By Brandon Martinez
You’ll often hear Putin groupies exalt the Russian dictator by pointing to polls in Russia that show a majority of the population approve of their leader. This is, in fact, one of their primary arguments to make their case that Putin’s a “good” and “moral” leader. But this argument relies on the popularity fallacy, also known as argumentum ad populum, which fallaciously puts undue value on the opinions of lemmings. As we know, the “majority” of people believing in something doesn’t make that belief right or good. If that were the case, then kooky religious claims must all be true, since a majority of the world’s populace believes in one religion or another. If the majority of Russians backing Putin proves he’s morally good, then Hillary Clinton must be morally good too because half of Americans who voted in the last election cast their ballot for her. She’s very “popular,” so I guess she should be praised? The majority of Americans supported the Iraq war, at least initially. Was that a good war? The majority of Americans say they support Israel when polled. I guess that means it’s a good policy for America to continue supporting Israel? Benjamin Netanyahu is very popular in Israel and the majority of Israelis support and vote for him, and approve of his policies towards the Palestinians. So I guess Netanyahu is a good and moral leader as well? This is how absurd the argument is. But you’ll never hear the Putinists use this popularity fallacy when dealing with Western politicians, only their foreign heroes like Putin and Assad who, they believe, are “standing up” to the New World Order and should thus be worshipped.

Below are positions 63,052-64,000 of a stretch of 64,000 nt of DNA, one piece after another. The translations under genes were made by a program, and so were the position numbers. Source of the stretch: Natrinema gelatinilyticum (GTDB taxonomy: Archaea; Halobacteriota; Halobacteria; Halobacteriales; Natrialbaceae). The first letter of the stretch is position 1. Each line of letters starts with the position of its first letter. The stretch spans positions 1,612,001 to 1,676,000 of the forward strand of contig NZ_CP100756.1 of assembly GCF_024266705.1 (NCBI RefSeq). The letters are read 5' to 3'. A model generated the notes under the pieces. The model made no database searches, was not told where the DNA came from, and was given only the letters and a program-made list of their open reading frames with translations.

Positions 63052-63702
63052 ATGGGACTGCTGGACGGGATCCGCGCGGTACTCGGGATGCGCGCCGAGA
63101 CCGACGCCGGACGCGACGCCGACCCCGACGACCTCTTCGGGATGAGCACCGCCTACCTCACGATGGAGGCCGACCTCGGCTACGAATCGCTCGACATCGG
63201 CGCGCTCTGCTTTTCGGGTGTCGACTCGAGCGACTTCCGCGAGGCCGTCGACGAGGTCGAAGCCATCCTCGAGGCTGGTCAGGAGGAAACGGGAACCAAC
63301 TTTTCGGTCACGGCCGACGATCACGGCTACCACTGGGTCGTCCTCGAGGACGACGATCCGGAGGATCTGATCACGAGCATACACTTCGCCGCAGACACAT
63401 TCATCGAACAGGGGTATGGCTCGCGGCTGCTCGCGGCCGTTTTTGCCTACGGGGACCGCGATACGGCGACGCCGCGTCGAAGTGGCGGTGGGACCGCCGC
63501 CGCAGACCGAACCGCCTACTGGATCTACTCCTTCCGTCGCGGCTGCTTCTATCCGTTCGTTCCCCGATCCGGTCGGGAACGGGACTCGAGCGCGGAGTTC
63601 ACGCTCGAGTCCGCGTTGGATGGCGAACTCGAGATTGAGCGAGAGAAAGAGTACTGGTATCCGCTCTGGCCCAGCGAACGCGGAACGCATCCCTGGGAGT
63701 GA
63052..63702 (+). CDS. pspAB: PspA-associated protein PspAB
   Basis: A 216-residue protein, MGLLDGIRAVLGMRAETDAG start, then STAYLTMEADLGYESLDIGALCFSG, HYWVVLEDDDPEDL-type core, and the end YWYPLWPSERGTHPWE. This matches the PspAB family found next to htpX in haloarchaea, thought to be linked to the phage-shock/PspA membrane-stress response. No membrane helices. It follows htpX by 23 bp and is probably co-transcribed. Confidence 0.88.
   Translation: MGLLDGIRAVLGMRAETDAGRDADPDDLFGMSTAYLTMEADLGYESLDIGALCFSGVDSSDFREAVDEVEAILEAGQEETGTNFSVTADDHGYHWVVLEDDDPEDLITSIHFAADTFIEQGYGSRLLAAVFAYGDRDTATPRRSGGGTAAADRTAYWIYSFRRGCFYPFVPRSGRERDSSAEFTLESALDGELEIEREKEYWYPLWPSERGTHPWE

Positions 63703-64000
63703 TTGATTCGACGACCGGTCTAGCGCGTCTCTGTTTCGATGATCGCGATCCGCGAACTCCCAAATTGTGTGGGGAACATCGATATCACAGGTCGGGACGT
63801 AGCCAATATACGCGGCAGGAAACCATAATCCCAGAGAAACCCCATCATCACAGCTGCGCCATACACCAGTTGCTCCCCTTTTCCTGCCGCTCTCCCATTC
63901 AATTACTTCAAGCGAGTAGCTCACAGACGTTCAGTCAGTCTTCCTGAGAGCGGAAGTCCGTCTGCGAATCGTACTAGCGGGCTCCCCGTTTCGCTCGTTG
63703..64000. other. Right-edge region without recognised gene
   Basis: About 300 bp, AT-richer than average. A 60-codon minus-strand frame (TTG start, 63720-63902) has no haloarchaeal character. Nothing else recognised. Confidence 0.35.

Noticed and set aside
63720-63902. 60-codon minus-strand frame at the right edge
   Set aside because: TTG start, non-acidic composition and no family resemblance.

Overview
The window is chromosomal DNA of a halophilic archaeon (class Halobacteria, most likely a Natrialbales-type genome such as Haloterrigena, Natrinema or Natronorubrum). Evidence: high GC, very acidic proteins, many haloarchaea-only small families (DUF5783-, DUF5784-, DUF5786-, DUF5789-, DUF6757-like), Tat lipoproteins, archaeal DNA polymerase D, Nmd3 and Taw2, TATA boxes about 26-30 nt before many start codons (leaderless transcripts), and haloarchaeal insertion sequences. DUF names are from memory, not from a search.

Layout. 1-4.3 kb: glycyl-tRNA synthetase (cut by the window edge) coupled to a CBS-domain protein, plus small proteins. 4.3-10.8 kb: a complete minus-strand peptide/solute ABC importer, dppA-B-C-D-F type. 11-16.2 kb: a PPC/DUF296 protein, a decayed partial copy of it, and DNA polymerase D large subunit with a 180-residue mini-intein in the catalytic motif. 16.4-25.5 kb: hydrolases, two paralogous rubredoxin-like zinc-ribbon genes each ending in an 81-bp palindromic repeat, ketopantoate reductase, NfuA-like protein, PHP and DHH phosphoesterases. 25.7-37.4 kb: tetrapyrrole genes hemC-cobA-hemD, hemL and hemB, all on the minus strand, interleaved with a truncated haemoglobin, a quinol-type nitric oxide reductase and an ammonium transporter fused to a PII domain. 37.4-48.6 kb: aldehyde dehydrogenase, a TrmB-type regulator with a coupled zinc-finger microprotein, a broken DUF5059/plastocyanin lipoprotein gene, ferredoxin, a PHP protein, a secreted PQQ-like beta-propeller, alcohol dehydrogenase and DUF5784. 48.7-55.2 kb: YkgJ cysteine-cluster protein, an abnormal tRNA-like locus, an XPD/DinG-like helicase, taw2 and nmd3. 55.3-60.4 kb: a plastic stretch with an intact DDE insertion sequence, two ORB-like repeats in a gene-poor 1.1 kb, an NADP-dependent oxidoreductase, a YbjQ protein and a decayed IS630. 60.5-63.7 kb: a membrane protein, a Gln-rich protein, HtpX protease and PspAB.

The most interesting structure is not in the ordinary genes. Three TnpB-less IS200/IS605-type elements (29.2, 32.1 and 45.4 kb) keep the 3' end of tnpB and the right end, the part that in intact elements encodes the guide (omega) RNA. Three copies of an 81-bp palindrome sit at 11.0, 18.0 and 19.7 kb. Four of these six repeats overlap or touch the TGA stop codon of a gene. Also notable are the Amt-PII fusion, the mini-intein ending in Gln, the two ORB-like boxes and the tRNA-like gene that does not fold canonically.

Rendering this argument even more deficient, it must be noted that Putin’s Russia is a dictatorship with a tightly controlled media, so Russians are only receiving filtered pro-government propaganda for the most part. Public opinion means little in a dictatorship where various means of coercion and control are exercised to manufacture consent. If Russia had a free media that was at liberty to criticize and expose Putin and his Kremlin cronies, then I guarantee there would be far less support among the population and he probably wouldn’t still be the president. Stalin also constructed an Orwellian illusion of popular support where Soviet citizens wouldn’t dare criticize the tyrant in public or in foreign media, fearing assassination or imprisonment in the Gulag. Putin’s Russia isn’t as openly brutal and genocidal as Stalin’s was, but repression is still very real, and for the most outspoken skeptics of the Putin system, often deadly.